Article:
We talked a few weeks ago about the tyranny of paper (Ted Nelson’s term), a concept that I have been thinking about ever since. The big question here is: how much are new technologies trapped by the format of old technologies?
Another kind of tyranny comes up in Brenda Laurel’s work: the tyranny of the plot. In her article on “Star Raiders,” she is interested in the way the producers and the users of the game collaborate to determine the plot. This seems to be a radical departure from traditional forms of media (the novel, let’s say), in which plots are fixed by the author. Readers can certainly interpret the plot in different ways, but in most traditional media there are certain plot elements (Professor Plum committed the dastardly deed, in the dining room, with a shoe lace and a half-eaten mango) that are pretty much set in stone.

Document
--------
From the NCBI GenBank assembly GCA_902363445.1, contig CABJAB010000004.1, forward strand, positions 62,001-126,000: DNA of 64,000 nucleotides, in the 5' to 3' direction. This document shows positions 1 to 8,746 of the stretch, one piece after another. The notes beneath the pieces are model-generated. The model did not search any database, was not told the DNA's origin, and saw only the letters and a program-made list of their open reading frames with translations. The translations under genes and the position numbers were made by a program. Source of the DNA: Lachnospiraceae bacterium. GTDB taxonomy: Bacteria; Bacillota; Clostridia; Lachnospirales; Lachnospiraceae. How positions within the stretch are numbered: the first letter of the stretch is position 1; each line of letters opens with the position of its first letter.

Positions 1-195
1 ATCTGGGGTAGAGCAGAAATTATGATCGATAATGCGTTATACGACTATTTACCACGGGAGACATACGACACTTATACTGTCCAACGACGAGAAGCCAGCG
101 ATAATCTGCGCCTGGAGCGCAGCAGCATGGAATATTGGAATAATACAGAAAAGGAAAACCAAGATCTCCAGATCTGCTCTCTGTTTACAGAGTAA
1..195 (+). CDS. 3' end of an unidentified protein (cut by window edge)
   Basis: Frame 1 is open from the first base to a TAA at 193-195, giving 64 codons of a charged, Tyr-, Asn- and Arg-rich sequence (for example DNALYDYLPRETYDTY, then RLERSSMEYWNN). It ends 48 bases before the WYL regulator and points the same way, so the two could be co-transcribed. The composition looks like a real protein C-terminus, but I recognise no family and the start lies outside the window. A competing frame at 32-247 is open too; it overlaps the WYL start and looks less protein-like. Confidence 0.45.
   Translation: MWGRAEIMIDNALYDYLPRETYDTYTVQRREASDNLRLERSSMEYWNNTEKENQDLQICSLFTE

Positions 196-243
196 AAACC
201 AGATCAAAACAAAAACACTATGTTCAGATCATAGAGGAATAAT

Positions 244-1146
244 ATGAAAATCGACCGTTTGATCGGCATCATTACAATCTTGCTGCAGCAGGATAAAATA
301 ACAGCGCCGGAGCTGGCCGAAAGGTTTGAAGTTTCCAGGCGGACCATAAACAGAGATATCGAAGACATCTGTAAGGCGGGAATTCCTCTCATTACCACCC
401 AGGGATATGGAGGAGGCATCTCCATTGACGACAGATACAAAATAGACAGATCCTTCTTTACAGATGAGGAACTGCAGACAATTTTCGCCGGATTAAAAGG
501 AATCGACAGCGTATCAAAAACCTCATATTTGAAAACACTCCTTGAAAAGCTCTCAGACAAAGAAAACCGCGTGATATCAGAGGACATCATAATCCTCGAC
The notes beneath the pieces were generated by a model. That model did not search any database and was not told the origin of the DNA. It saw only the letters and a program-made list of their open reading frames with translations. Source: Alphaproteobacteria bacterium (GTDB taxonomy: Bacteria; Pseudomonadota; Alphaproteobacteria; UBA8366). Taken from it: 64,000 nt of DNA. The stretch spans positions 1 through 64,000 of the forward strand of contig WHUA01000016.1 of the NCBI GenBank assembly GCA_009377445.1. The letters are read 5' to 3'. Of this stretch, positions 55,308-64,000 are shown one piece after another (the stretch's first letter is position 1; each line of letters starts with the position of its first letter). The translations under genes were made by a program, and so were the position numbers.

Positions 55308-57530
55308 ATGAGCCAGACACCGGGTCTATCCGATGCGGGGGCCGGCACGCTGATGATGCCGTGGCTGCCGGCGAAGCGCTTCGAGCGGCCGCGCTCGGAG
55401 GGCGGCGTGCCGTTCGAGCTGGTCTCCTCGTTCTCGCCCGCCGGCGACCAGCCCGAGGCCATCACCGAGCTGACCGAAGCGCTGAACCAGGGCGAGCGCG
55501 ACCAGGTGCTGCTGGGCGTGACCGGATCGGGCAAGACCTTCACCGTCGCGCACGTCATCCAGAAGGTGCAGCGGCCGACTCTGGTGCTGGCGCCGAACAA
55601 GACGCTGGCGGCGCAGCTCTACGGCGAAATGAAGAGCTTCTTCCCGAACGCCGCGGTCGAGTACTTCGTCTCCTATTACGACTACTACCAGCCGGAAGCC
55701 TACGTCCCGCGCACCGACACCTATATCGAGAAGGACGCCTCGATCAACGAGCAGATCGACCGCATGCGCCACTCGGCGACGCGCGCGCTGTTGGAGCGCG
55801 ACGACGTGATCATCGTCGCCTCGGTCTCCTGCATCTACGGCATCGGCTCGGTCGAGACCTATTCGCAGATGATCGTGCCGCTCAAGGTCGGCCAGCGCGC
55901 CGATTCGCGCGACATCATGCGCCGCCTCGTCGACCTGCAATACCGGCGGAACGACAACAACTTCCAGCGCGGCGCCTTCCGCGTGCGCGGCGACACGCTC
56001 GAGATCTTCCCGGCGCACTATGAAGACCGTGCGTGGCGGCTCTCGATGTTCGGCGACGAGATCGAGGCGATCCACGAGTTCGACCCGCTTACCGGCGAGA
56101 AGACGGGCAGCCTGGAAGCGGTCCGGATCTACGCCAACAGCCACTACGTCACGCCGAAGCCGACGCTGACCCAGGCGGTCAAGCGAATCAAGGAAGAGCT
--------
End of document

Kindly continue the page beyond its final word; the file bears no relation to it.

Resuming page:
You can therefore see video games, as Laurel suggests, as being emancipatory, allowing users to determine their own plot. The same could be said about many forms of new media. But is our emancipation from the tyranny of the plot ultimately delusional? Aren’t we still firmly confined to the grooves constructed by the games’ creators? Perhaps there are newer forms of new media that are more truly emancipatory. Perhaps the latest generation of video games (Second Life?) provide more complete freedom than Star Raiders. But I’m not convinced. And in any event, was there really such a thing as the tyranny of the plot to begin with?